If there are conflicts upon earth, they flow from higher conflicts—the angels contending with these evil beings, the instruments of Satan, who constantly seek to thwart the counsels of God with regard to the earth. This comes out remarkably here. We know that angels have to do with the saints of God; but we may not have discerned so clearly that they have to do also with the outward events of this world. The light of God here shines upon this subject, so that we are enabled to understand that there is not a movement of the world but what is connected with the providential dealings of God. And angels are the instruments of executing His will they are expressly said to do His pleasure. On the other hand, there are those that thwart God constantly: evil angels are not found wanting. Those who are not alive to this certainly lose something, because it gives us a far stronger view of the necessity of having God as our strength. Were it a mere question between man and man, we could understand that one person, in the consciousness of his strength or his wisdom, or other resources, might not fear another. But if it be a fact that we have to contend with powers that are immensely superior to us in everything of outward intelligence and might (for angels excel in strength, as we are told) it is clear that we are thrown, if we are to be conquerors, upon the support of Another that is mightier than all that can be against us. The faith that thus counts on God is a deliverance from anxiety about all that is taking place in the world. For although there are wicked spirits, and men are only as the pieces that are moved by them in the game of this life, yet, in fact, there is a supreme hand and mind that leads to the moves behind the scene, and unknown to the persons acting. This gives a much more solemn character to our thoughts of all that occurs here below.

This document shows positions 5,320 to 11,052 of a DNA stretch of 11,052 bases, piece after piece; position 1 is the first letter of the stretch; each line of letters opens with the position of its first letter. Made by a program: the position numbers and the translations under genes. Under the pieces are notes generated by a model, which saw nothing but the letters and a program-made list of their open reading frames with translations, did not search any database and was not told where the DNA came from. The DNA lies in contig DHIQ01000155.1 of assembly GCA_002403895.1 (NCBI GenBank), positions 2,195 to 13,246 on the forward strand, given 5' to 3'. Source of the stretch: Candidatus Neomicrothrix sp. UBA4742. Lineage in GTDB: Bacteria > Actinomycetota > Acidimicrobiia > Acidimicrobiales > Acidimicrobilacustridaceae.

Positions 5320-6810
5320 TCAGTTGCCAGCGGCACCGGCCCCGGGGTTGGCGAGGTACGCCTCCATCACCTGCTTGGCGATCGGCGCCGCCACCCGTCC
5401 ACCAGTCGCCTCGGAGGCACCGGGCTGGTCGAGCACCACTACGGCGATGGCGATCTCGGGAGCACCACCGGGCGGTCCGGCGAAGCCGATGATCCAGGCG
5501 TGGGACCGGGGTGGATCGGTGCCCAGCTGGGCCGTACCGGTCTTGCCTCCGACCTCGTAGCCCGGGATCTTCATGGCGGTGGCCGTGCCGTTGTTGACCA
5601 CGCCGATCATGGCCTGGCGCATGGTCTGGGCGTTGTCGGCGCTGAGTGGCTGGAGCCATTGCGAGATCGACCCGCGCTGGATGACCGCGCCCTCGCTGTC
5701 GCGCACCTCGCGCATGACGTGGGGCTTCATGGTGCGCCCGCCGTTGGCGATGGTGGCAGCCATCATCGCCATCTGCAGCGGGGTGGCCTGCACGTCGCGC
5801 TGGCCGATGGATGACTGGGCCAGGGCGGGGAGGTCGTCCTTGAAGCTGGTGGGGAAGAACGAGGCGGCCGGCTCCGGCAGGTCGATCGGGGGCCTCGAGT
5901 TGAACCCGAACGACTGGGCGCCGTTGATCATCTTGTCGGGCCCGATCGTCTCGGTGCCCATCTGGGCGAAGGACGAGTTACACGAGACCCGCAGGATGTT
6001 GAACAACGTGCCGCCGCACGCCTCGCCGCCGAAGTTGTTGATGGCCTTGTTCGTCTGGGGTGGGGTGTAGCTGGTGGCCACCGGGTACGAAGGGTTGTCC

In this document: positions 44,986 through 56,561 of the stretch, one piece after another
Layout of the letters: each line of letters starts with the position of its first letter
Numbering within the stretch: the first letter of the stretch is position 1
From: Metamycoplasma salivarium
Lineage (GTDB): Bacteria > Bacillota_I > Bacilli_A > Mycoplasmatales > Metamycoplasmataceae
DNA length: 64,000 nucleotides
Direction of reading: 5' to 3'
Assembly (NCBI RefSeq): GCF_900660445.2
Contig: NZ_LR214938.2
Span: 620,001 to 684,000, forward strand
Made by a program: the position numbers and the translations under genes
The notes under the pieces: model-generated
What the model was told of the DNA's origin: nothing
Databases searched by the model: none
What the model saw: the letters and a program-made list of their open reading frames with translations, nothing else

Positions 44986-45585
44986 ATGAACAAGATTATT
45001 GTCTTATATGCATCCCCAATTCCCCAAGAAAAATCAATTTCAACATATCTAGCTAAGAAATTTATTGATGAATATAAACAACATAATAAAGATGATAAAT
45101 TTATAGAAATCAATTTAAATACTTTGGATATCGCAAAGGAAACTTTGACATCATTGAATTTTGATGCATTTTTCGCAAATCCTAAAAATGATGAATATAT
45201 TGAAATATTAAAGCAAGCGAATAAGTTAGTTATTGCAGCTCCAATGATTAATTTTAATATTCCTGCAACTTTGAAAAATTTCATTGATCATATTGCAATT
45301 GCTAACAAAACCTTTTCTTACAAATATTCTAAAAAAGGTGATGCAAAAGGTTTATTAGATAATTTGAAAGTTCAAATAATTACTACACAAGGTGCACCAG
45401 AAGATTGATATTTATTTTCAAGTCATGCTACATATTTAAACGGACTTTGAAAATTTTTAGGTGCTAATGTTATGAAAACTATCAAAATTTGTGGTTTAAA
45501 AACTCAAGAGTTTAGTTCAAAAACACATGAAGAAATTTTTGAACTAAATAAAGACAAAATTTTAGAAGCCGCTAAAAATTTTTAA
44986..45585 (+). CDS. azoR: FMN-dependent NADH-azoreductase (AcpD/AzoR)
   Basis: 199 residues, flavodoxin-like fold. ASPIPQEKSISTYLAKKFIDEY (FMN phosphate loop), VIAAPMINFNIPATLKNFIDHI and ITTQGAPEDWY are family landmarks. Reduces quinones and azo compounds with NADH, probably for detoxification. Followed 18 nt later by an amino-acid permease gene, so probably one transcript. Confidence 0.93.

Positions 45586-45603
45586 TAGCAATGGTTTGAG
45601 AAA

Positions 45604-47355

Besides these angels, another appears on the scene: “a certain man clothed in linen, whose loins were girded with fine gold of Uphaz.” he, of whom we have so magnificent a description in ver. 6, and whom Daniel alone sees, does not appear to have been a mere angel. He may have been seen in some features of angelic glory: but I conceive this is one who often appears both in New and Old Testament history—the Lord of glory Himself. He appears now as a man—as One who had the deepest sympathy with His servant upon the earth. All others had fled to hide themselves, Daniel abode: nevertheless, there remained no strength in him—his comeliness was turned into corruption. Even a beloved man and faithful saint of God must prove that all his past wisdom was unavailing; for he was now a very aged man, and had been singularly faithful to the Lord. At this very time he was the one that best realized the true condition of Israel. For he saw well that a long time must elapse before the Messiah must come, and the revealing angel had announced that the Messiah should be cut off and have nothing. No wonder, then, that he was mourning. Others might be full of their bright hopes that the Messiah would soon come and exalt them as a nation in the world. But Daniel was found mourning and fasting; and now this vision passes before him, this blessed person reveals Himself to him. Yet, spite of all the love that rested upon him—spite of his familiar knowledge of God's ways, and the favor that had been shown him in previous visions, Daniel is made thoroughly conscious of his own utter weakness. All his strength crumbled into dust before the Lord of glory. And this has a moral for us of no little moment. However much may be the value of what a saint has learned, the past alone does not enable us to understand the new lesson of God. God Himself is necessary for this—not merely what we have learned already. I think that this is a weighty truth and most practical. We all know the tendency there is in men to lay up a store for the time to come. I do not deny the value of spiritual knowledge in various ways—whether in helping others, or in forming ourselves a right and holy opinion of circumstances that are passing around. But where the Lord brings out something not previously learned, then Daniel, spite of all that he had known before, is utterly powerless. He is most of all prostrated in this last vision, and realizes more than ever the nothingness of everything within him. He is thrown entirely upon God for power to stand up and enter into what the Lord was about to make known to him. The same thing appears in the Apostle John, who had lain in the Savior's bosom while on earth, and of all the disciples had most entered into His thoughts. Yet, let that Savior stand before him in His glory, to make known to him His mind about the future, and what was even the Apostle John? The Lord has to lay His hand upon him, bidding him fear not. He has to encourage him by what He was Himself—the Living One who had died but was alive again, and had the keys of death and hides. Therefore it was that he was to listen with the most perfect confidence, because that was what Christ was. There was no power but must fail before Him.